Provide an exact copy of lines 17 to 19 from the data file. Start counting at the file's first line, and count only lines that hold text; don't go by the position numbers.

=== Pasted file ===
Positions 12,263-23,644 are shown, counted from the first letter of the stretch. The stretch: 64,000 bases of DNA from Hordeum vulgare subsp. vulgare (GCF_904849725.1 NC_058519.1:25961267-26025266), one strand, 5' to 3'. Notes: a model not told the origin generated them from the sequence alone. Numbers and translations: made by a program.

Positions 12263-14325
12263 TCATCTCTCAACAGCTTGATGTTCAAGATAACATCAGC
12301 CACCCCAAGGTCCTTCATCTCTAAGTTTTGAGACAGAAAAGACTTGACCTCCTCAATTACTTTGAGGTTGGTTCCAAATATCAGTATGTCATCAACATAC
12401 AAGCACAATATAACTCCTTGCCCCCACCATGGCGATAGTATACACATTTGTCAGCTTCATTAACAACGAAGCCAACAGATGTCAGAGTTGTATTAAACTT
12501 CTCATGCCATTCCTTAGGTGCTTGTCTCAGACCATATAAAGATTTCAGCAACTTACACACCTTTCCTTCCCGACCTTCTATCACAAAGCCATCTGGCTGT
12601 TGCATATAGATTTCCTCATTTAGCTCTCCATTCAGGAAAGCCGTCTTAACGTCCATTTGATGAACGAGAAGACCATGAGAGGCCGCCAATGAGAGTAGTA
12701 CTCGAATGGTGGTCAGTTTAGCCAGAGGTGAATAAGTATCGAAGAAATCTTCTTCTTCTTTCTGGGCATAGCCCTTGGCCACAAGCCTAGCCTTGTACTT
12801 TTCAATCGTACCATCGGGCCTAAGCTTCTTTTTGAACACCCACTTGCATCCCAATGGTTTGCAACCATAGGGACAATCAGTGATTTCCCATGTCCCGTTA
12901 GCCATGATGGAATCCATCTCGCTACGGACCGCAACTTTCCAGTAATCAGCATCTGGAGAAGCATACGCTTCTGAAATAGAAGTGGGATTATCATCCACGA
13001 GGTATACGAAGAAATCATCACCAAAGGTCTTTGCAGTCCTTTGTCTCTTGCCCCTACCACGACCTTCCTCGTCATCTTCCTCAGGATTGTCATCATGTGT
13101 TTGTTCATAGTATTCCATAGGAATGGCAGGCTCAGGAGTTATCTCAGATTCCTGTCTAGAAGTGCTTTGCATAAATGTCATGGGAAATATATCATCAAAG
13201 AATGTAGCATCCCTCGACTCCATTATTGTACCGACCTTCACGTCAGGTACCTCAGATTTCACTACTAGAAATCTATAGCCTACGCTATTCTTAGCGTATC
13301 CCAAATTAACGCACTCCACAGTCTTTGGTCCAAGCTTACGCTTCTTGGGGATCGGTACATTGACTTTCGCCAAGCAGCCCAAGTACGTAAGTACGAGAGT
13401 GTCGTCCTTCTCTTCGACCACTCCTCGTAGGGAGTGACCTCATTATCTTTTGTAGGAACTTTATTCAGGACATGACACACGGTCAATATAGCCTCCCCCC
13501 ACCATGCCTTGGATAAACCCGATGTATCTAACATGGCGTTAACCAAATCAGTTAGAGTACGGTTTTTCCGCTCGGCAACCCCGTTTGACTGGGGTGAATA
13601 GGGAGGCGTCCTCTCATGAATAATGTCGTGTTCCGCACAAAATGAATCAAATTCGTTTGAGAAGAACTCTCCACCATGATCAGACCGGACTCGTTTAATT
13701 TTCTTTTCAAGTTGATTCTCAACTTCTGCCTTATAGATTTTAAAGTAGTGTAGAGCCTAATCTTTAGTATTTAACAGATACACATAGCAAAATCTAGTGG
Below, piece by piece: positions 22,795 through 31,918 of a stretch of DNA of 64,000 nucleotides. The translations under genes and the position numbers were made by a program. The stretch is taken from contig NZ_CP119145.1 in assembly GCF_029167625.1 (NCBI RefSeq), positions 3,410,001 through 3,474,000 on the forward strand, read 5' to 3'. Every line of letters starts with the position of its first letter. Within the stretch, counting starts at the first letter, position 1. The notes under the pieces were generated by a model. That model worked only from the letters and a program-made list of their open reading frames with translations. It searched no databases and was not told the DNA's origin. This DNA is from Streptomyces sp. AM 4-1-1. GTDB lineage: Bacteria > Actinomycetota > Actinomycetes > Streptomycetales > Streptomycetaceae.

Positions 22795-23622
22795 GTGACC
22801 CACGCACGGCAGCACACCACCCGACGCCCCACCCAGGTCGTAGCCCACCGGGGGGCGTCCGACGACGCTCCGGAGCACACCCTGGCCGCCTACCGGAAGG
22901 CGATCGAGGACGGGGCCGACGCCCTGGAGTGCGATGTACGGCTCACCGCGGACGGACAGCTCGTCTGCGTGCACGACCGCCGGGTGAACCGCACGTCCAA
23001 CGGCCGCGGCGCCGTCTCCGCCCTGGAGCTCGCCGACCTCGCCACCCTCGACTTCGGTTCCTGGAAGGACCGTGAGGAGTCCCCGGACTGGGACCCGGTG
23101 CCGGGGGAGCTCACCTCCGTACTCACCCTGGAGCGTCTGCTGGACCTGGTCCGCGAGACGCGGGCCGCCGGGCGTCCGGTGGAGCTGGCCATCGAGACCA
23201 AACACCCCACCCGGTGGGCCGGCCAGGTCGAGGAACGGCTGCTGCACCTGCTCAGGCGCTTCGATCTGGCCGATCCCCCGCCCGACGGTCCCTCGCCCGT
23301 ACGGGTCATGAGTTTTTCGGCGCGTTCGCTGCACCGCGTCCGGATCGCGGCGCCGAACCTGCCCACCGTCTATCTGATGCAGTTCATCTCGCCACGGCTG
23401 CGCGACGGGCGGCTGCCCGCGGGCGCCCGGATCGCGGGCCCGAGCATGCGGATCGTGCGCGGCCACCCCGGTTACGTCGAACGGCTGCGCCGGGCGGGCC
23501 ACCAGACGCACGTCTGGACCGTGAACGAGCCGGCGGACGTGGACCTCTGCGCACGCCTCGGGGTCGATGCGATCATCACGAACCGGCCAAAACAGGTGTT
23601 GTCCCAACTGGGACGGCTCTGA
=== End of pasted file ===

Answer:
13601 GGGAGGCGTCCTCTCATGAATAATGTCGTGTTCCGCACAAAATGAATCAAATTCGTTTGAGAAGAACTCTCCACCATGATCAGACCGGACTCGTTTAATT
13701 TTCTTTTCAAGTTGATTCTCAACTTCTGCCTTATAGATTTTAAAGTAGTGTAGAGCCTAATCTTTAGTATTTAACAGATACACATAGCAAAATCTAGTGG
Below, piece by piece: positions 22,795 through 31,918 of a stretch of DNA of 64,000 nucleotides. The translations under genes and the position numbers were made by a program. The stretch is taken from contig NZ_CP119145.1 in assembly GCF_029167625.1 (NCBI RefSeq), positions 3,410,001 through 3,474,000 on the forward strand, read 5' to 3'. Every line of letters starts with the position of its first letter. Within the stretch, counting starts at the first letter, position 1. The notes under the pieces were generated by a model. That model worked only from the letters and a program-made list of their open reading frames with translations. It searched no databases and was not told the DNA's origin. This DNA is from Streptomyces sp. AM 4-1-1. GTDB lineage: Bacteria > Actinomycetota > Actinomycetes > Streptomycetales > Streptomycetaceae.